Why Would Libertarians Have the Tagline “Owning Civil Discourse and Social Justice”?
Some may wonder about our tagline. Some may even find it audacious. I think it’s worth considering how fitting it really is. While I admit it’s something of an exaggeration to say we “own” either civil discourse or social justice, I think we do have a special claim to discuss both—especially together.
Most of us on PSL are academics that happen to be libertarian. (I put it that way as I think we all consider ourselves academics first.) Being libertarians in academia has, I think, primed us for civil discourse. We are good at it for the very simple reason that academic libertarians—perhaps especially philosophers but also political scientists (and economists, though perhaps less so)—are always in dialogue with people with whom we disagree. We are inevitably in the severe minority in our professional academic departments, colleges, and universities.
Most of our closest colleagues are or seem significantly to the left of us—they overwhelmingly vote for Democrats and have views commonly accepted as “progressive.“ Many of us balance that by traveling to conferences, workshops and such where we find ourselves with people that are or seem significantly to the right of us—people who overwhelmingly vote for Republicans and have views commonly accepted as “conservative.” (This is due to the so-called fusion of libertarian and conservative ideas that was prevalent for several decades.) So, we find ourselves most often surrounded by others to the left of us and then spend time surrounded by others to the right of us.
Having these two very different circles of friends and colleagues left me, at least, feeling without a “home.” Despite this, though, we want to have careers as libertarians in academia and that simply requires being able to dialogue well with both of those groups with whom we may have overlapping views but also significant disagreement.
Finding ourselves in the this position—sort of the middle, sort of not—and yet able to engage in discourse with both “sides,” leaves us well-practiced in talking with people we adamantly disagree with. For us, it’s a matter of survival and it always has been. We thus find ourselves able to engage in civil discourse more generally. The fact that the country (or world) finds itself polarized with many unable to dialogue with each other leaves academic libertarians in the position to use the skills we’ve had to hone by necessity to help other groups get back into discourse with one another—or at least to try. This is why we claim we own civil discourse.
As libertarians we also tend to be very skeptical of power centers—whether in government or elsewhere. We tend to continually question where power comes from, who holds the power and why, and whether it should be respected. We are concerned about how power is used—especially when used over people. As PSLs—or just honest libertarians—we’re concerned that everybody have a chance to lead their own lives as they see fit. We are genuinely concerned about justice—including “social justice” if that is somehow a distinct thing. This is why we claim we own social justice.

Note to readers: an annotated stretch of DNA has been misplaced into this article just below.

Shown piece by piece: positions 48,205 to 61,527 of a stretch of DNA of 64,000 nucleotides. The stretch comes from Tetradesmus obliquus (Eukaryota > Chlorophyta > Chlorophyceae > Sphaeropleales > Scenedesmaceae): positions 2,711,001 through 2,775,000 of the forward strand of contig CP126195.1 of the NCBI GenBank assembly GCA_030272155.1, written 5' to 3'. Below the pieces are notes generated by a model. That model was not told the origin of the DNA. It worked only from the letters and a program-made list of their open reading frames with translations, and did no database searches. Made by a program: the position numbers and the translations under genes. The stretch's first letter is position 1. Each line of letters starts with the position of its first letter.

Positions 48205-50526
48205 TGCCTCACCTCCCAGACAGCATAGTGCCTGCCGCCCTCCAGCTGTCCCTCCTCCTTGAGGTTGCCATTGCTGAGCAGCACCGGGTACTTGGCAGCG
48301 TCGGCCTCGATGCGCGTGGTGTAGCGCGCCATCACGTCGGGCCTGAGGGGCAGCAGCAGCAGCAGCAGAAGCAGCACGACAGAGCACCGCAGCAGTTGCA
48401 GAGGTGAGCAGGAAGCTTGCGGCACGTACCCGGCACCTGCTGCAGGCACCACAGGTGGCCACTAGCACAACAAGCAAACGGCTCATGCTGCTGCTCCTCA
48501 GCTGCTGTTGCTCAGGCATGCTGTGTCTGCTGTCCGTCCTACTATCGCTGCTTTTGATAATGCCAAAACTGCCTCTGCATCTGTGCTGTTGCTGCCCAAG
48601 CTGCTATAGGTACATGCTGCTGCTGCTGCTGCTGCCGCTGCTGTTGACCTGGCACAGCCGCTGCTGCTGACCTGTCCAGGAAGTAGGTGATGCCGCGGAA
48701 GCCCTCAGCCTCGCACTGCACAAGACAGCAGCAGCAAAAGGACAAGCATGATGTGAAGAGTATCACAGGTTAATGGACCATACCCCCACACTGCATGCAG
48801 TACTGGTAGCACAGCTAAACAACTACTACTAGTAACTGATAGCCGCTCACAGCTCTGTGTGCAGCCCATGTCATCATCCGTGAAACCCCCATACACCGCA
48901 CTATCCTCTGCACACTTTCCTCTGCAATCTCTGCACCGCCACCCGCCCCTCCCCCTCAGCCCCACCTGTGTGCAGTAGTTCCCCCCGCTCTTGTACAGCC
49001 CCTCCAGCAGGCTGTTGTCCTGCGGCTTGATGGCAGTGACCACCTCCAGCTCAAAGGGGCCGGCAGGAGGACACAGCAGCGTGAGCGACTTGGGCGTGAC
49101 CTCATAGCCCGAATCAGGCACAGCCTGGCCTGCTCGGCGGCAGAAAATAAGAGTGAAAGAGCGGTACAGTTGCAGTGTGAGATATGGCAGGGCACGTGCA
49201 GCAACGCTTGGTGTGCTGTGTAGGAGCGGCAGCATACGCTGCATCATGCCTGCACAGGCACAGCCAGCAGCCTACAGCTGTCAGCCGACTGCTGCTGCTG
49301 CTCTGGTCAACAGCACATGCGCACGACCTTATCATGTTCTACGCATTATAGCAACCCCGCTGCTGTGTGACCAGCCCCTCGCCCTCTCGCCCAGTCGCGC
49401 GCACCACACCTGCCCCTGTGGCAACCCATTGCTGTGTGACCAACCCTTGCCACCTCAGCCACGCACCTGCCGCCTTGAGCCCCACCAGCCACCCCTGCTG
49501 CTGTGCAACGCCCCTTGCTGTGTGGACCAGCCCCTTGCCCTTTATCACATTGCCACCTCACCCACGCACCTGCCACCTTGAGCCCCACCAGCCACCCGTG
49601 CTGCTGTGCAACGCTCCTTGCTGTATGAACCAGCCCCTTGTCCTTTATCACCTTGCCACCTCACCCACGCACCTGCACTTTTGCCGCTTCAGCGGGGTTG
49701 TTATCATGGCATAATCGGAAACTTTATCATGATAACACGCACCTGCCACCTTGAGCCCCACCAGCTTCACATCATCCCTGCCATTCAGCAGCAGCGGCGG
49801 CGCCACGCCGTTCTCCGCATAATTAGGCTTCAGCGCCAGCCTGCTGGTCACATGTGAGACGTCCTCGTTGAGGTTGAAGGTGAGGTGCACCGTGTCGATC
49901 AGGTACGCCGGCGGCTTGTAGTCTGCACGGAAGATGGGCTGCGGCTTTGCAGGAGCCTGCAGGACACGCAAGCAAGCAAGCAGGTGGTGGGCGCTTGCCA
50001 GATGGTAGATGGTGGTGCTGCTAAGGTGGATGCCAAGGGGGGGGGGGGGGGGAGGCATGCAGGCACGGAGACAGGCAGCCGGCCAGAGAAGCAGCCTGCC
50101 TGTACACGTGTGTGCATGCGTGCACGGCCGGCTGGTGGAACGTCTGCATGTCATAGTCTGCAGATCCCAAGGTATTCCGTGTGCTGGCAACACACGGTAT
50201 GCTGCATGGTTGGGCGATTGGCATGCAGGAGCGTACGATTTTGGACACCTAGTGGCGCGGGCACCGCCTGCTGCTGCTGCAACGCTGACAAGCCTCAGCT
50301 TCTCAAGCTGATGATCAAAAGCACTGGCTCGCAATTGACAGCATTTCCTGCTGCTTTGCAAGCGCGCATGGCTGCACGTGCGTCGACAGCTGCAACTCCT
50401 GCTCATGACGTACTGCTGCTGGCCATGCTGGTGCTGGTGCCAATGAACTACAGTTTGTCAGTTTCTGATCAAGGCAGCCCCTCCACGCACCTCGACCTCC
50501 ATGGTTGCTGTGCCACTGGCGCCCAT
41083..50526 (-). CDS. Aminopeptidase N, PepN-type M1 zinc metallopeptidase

We don’t expect anyone to agree with us about everything. We certainly don’t expect all of our readers to accept our more “pure“ libertarian views. We do hope that you’ll come along for the ride, that you can dialogue with us and with those on the other side of the aisle from you. We aren’t on the other side of the aisle; we straddle the aisle. We agree with the left that we have to care for those who are worst off. We agree with the right that stringent property rights and individual responsibility are necessary, both morally and for the greater good (and, we think, are in the interests of the worst off).
Again, we “straddle the aisle.” We are not really “in the middle.” When I say we “straddle the aisle,” I mean we accept positions on both sides. Indeed, we think our core view entails positions on the left (e.g., the state should not have laws or practices that favor the rich, as it does) and positions on the right (e.g., property rights must be protected). We believe people on both the left and the right often fail to appreciate the arguments of the other side. We also think people on both sides sometimes accept contradictory beliefs. People on the left, e.g., speak as if cancelling/silencing people is always wrong bad but then cancel people that speak against “wokeness.” People on the right, e.g., speak as if property is sacred but are all too happy to have hefty taxation to fund the military. Again, we straddle the sides—in some ways we will seem to be (in fact, are) to the left but in other ways we will seem to be (in fact, are) to the right. (I mostly think this shows how impoverished the bilateral view of politics actually is; hence there are attempts like that available here to improve on that.)
I hope you will stay with us here at PSL. We’ll have interesting posts about civil discourse, social justice, and other libertarian issues. My next post is likely to be a brief attempt at guidance for civil discourse.
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